SCINTILLATION brain scanning is a useful, simple, and relatively innocuous procedure for the detection and localization of intracranial disease in the pediatric age-group. Because scintillation scanning methods have in the last decade become quite sophisticated, they now represent an important diagnostic tool. The purpose of this paper is to present general principles of scintillation brain scanning and our experience with it in children through illustrative case material.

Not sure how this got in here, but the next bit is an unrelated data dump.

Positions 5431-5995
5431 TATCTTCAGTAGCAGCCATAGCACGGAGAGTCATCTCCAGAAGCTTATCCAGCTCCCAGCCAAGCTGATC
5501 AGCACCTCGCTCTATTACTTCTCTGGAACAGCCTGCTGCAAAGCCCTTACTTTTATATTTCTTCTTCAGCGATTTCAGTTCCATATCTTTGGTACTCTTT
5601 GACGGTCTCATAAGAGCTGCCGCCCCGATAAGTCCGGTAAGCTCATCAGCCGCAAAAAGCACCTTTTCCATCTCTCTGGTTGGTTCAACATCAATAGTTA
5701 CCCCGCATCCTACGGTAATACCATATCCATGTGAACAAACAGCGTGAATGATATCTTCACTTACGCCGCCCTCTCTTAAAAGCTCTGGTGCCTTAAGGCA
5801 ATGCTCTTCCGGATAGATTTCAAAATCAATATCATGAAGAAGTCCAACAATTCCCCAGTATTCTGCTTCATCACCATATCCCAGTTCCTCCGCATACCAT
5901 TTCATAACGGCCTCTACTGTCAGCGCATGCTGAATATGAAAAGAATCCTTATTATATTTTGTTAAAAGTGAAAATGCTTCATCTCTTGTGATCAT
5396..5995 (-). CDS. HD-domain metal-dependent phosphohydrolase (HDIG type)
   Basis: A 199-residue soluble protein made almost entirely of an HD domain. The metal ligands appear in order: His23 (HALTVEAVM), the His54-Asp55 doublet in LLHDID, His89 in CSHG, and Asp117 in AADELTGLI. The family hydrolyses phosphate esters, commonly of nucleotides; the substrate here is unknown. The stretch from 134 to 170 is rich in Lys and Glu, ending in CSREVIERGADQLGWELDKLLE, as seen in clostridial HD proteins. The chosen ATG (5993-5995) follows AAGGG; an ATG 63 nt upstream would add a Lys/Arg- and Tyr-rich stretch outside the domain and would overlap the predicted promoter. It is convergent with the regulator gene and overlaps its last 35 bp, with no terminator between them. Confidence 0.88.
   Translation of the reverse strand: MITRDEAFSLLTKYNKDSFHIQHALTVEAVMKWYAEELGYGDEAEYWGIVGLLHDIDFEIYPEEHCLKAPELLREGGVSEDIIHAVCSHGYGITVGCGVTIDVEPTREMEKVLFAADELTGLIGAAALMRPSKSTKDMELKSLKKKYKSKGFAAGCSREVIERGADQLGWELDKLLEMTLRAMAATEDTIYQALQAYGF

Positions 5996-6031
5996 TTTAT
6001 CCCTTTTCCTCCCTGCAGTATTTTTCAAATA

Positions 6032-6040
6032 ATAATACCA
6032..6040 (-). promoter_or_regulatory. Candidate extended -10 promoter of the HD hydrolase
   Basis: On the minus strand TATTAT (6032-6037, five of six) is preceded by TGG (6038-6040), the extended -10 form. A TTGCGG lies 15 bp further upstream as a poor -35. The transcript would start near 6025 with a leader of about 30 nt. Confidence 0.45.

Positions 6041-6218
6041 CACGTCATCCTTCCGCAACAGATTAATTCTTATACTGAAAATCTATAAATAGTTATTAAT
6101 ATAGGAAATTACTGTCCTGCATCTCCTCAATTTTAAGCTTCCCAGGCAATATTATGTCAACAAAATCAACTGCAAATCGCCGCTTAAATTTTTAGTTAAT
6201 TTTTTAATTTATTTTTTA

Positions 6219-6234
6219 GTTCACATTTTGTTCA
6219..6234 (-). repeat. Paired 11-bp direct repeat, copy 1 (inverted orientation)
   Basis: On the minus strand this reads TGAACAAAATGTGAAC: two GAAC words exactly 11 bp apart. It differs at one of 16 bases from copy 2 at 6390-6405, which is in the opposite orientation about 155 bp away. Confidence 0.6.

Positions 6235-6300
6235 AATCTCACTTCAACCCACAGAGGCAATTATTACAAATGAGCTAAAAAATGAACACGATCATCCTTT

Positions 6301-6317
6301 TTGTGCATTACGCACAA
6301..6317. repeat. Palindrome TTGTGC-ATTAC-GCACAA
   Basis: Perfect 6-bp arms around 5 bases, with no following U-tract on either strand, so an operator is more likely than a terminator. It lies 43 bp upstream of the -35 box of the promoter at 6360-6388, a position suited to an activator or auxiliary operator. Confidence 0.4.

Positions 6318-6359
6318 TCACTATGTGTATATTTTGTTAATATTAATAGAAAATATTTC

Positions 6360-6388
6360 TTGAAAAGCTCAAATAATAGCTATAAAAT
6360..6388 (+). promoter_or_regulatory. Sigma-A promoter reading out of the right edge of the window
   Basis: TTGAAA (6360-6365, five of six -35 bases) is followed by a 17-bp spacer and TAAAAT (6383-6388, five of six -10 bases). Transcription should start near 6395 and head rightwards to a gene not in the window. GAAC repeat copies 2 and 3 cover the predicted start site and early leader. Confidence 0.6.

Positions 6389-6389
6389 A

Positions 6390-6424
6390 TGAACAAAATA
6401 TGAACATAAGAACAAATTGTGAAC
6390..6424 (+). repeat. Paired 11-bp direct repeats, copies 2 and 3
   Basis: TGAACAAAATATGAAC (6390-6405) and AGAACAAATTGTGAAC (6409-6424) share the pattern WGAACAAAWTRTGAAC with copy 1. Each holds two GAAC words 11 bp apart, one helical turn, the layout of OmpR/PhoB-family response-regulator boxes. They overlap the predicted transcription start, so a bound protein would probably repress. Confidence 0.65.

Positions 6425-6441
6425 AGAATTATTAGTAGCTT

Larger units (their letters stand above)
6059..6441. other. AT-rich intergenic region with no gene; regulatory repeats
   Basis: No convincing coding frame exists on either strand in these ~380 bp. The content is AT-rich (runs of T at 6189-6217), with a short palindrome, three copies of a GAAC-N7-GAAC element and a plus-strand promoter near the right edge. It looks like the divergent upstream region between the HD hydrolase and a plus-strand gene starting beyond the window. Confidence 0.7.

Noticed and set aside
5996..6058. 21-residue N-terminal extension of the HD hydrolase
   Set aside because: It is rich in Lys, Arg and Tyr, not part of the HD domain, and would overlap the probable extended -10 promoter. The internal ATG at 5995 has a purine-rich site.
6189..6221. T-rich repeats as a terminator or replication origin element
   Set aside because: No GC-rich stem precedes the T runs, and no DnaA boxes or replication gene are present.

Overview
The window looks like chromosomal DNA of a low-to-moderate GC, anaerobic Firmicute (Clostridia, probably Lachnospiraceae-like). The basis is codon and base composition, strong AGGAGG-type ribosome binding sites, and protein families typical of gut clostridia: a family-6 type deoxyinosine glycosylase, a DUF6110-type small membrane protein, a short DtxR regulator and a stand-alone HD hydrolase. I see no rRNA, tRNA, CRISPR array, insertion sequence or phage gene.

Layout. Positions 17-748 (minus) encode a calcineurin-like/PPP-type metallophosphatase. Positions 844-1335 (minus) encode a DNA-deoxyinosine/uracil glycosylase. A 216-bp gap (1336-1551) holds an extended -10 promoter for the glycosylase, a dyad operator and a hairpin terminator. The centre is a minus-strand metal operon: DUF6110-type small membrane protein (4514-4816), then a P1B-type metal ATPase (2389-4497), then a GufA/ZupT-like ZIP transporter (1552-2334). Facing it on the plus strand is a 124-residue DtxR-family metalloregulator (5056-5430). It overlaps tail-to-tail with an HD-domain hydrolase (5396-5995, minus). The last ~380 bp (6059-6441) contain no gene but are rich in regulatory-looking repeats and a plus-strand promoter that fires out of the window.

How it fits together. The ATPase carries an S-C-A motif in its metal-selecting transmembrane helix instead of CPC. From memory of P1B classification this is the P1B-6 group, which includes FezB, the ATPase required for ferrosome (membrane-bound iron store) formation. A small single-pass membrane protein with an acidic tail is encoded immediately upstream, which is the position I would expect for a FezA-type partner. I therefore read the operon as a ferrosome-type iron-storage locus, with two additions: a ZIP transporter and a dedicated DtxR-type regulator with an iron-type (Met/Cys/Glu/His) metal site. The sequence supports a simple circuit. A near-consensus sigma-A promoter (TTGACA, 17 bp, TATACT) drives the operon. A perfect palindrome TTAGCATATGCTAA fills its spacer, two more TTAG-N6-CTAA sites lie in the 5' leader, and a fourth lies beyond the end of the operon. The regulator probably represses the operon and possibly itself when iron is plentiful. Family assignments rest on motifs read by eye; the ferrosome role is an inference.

It is not our intention to compare the accuracy of brain scanning with that of radiographic contrast studies in children. We do not have enough cases to do this with validity, and in any event we feel that these various procedures should be regarded as adjuncts, not competitors. The virtue of brain scanning as compared to contrast studies lies not in greater accuracy of detection but in complete absence of morbidity and mortality. Moreover, when successful in detecting a space-occupying lesion it generally